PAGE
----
And That Happened: Tuesday’s scores and highlights

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Orioles 12, Blue Jays 0: Zach Britton throwing seven shutout innings + Mark Reynolds driving in four + Yankees losing = First place for the Orioles dudes.

Rays 5, Yankees 2: This is that Yankees loss I just mentioned. Freddy Garcia allowed five runs over five. I know this isn’t the case, but as I sit here today I can’t envision any Freddy Garcia starts that weren’t five runs over five innings. And the offense ain’t helping either.

Brewers 8, Marlins 4: Giancarlo Stanton hit his 30th homer of the year, but he can’t do it alone. Norichika Aoki and Jeff Bianchi each homered and drove in three.

Reds 2, Phillies 1: A two-run shot for Jay Bruce — his third homer in as many games — and Mat Latos allowed one run over seven innings.

Royals 6, Rangers 3: The Nu-Look Jeremy Guthrie continues to roll, tossing seven innings of five-hit, two-run ball.

Rockies 6, Braves 0: A quartet of Rockies pitchers shut the Braves out. Carlos Gonzalez’s solo homer in the first inning was all that Colorado needed.

Nationals 11, Cubs 5: Six homers for the Nats, including two from Adam LaRoche who is absolutely scorching hot right now. On the baseball field, I mean. He still looks like Adam LaRoche.

Indians 3, Tigers 2: Justin Masterson was in control, allowing two runs over six innings. The Tigers, meanwhile are a game away from being swept by the Indians and the Royals, interrupted by a sweep of the White Sox, which makes no damn sense at all. But that’s baseball.

Cardinals 5, Mets 1: Jamie Garcia scattered nine hits over seven and a third. That’s an official ruling, by the way. The Scattered Hits Institute certifies such statements whenever a winning pitcher allows more hits than innings pitched.

Twins 18, White Sox 9: Minnesota put up a ten-spot in the fifth inning, which made it 17-4 at that point. Mr. Perfect, Phil Humber, gave up eight runs in a third of an inning himself. DeWayne Wise pitched for Chicago. It was just one of those nights.

Diamondbacks 8, Giants 6: Aaron Hill went 5 for 5 with a homer. Jason Kubel tripled home the tiebreaking run in the 11th. The Giants used 11 pitchers which, wow, viva expanded rosters.

Padres 6, Dodgers 3: But hey, at least L.A. lost in 11 innings too. This, in part, because the Dodgers bullpen is pretty overworked at the moment, forcing Don Mattingly to use his secondary and tertiary options in late innings.  Yasmani Grandal tied it in the eighth with a two-run shot and Logan Forsythe hit a two-run single in the 11th putting San Diego ahead for good.

Red Sox 4, Mariners 3: The losing streak ends at seven. The sixth inning was where the magic happened, with homers from Cody Ross and  Ryan Lavarnway.

Angels 6, Athletics 1: Zack Greinke is finally coming around, winning his third straight start. The Angels have won four of five and 11 of 14 overall. They’re three and a half back in the wild card race.

Pirates 6, Astros 2:  Andrew McCutchen had four hits, driving in three. Pittsburgh remains two and a half back of the Cards in the wild card race. Brock Holt — BROCK HOLT! — had four hits too.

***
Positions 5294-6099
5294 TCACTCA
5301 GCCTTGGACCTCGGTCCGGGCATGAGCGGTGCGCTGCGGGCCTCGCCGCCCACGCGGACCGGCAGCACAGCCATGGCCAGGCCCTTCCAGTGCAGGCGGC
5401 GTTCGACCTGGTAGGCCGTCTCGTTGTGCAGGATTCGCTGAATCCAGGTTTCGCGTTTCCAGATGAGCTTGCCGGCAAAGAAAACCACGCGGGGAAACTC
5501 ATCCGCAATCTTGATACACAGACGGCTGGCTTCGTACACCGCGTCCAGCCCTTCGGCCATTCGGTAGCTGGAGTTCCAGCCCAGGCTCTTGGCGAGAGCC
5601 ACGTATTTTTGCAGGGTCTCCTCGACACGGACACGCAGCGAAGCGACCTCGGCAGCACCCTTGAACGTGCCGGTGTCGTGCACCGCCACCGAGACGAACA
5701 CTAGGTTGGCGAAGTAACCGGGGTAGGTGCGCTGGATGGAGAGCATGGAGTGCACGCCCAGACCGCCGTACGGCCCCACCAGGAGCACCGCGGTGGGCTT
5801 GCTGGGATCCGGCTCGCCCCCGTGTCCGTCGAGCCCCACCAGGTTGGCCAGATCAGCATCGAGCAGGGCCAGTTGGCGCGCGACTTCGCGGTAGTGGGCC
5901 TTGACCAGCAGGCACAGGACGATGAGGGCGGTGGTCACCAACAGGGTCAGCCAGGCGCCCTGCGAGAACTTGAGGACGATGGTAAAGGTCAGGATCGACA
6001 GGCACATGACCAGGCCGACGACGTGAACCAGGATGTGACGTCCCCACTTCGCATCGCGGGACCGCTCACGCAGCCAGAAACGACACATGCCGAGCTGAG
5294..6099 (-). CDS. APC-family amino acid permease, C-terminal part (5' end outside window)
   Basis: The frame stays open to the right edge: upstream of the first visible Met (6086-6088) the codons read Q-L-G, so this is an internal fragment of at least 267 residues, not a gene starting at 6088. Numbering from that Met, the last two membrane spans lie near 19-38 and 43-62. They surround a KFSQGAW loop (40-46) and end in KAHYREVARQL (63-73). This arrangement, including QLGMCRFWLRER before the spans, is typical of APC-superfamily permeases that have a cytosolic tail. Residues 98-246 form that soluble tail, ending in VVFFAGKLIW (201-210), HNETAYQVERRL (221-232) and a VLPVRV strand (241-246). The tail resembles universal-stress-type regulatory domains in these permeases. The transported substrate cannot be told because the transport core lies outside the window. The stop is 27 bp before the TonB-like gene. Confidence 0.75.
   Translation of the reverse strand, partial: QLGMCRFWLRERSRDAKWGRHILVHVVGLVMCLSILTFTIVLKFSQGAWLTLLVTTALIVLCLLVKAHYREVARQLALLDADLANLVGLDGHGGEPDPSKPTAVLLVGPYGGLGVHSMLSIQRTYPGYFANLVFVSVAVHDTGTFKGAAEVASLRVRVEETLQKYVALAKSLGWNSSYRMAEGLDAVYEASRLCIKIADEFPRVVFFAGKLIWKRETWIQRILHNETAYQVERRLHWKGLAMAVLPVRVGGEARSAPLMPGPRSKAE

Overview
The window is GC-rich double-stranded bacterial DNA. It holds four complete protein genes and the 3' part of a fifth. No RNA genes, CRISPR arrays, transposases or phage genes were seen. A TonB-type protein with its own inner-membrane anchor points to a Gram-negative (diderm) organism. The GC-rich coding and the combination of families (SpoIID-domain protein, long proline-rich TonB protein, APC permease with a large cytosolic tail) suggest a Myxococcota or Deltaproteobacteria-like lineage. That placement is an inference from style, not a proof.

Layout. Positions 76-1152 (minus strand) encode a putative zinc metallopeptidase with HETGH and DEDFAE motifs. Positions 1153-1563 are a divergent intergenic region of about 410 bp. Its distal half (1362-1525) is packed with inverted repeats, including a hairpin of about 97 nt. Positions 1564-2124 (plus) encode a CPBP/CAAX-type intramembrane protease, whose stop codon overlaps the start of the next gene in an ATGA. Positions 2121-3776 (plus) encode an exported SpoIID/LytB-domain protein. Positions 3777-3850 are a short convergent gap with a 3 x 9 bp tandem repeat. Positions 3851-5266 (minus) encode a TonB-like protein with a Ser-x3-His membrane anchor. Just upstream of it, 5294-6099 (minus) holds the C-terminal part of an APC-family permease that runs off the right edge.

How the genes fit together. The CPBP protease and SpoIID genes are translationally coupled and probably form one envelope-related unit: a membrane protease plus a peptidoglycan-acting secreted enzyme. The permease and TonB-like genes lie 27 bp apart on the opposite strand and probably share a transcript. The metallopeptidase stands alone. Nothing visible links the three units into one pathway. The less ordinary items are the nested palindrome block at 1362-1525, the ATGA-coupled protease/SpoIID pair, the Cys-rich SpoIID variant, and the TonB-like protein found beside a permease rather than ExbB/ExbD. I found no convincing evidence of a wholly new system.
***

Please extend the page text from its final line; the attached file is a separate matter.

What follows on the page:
The Manny Machado deal was done days before it was actually announced

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Last week as the Manny Machado trade drama was playing out, I and a lot of other people suspected as early as Monday and into Tuesday morning that the Orioles already had a deal in place for Machado and that they were just keeping it under wraps in order to get through the All-Star break (a) without any awkwardness; and (b) with the Orioles still having an All-Star representative. It would be Wednesday morning before the Orioles would make it official.

Turns out we were wrong. Machado was actually traded before Monday morning. Basically anyway, with the Orioles going so far as to pull him out of last Sunday’s game early because of it. And, of course, they lied about it. From Bob Nightengale of USA Today who spoke with Machado following his debut weekend with the Dodgers:

It was a week ago Sunday when Machado homered for the 24th time this season, the Orioles playing the final game of the first half against the Texas Rangers, when he was removed after the fourth inning after a 26-minute rain delay.

The Orioles told reporters after the game it was simply for precaution, making sure Machado didn’t get hurt playing on a wet field.

They may have fibbed to everyone else, but they told Machado the truth.

“That’s when they had told me I had been traded,’’ Machado said. “They said they pretty much had a deal done. They just wanted to wait until after the break to get all of the medical stuff done.

That didn’t stop all of the usual rumor-mongering reporters from tweeting stuff about this or that team “being in the race” or “taking the lead” or three or four teams in the “debry” or “sweepstakes” as it entered “the home stretch.” A bunch of track announcers calling a race that wasn’t even being run.

In the final analysis this is all benign. Teams lie about stuff all the time and a day or two in either direction made no difference to anyone involved. Still, it says a lot about how the trade rumor business works.